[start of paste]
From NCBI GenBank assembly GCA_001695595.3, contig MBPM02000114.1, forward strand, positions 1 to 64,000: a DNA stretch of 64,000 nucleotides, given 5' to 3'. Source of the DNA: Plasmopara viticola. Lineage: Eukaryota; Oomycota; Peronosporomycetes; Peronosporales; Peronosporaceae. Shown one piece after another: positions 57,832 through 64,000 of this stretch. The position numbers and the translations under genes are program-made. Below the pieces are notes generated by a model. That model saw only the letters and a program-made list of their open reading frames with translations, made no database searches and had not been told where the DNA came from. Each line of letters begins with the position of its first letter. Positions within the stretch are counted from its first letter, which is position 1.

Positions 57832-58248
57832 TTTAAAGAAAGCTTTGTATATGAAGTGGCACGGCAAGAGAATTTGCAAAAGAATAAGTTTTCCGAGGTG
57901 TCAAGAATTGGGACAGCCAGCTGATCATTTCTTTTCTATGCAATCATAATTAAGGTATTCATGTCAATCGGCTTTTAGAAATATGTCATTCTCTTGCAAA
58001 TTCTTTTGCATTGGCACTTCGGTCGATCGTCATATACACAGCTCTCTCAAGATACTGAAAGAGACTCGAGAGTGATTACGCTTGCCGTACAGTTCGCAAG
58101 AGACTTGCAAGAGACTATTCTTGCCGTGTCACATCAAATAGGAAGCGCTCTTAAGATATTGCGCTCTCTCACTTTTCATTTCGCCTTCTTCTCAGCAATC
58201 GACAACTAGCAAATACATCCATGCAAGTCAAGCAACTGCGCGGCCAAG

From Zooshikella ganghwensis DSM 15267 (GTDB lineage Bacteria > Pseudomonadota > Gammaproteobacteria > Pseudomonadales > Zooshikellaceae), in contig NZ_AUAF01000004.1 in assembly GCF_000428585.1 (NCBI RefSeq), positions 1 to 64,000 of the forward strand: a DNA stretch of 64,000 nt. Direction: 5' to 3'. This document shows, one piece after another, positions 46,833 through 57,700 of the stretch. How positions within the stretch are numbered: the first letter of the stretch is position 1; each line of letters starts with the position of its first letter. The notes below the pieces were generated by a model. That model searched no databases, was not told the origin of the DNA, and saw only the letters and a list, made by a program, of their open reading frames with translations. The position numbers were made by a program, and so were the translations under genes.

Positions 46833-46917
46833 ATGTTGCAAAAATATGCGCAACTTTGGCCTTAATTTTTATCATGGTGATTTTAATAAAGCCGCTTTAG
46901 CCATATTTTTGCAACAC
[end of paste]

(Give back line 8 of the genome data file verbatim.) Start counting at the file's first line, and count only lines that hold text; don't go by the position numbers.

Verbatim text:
From Zooshikella ganghwensis DSM 15267 (GTDB lineage Bacteria > Pseudomonadota > Gammaproteobacteria > Pseudomonadales > Zooshikellaceae), in contig NZ_AUAF01000004.1 in assembly GCF_000428585.1 (NCBI RefSeq), positions 1 to 64,000 of the forward strand: a DNA stretch of 64,000 nt. Direction: 5' to 3'. This document shows, one piece after another, positions 46,833 through 57,700 of the stretch. How positions within the stretch are numbered: the first letter of the stretch is position 1; each line of letters starts with the position of its first letter. The notes below the pieces were generated by a model. That model searched no databases, was not told the origin of the DNA, and saw only the letters and a list, made by a program, of their open reading frames with translations. The position numbers were made by a program, and so were the translations under genes.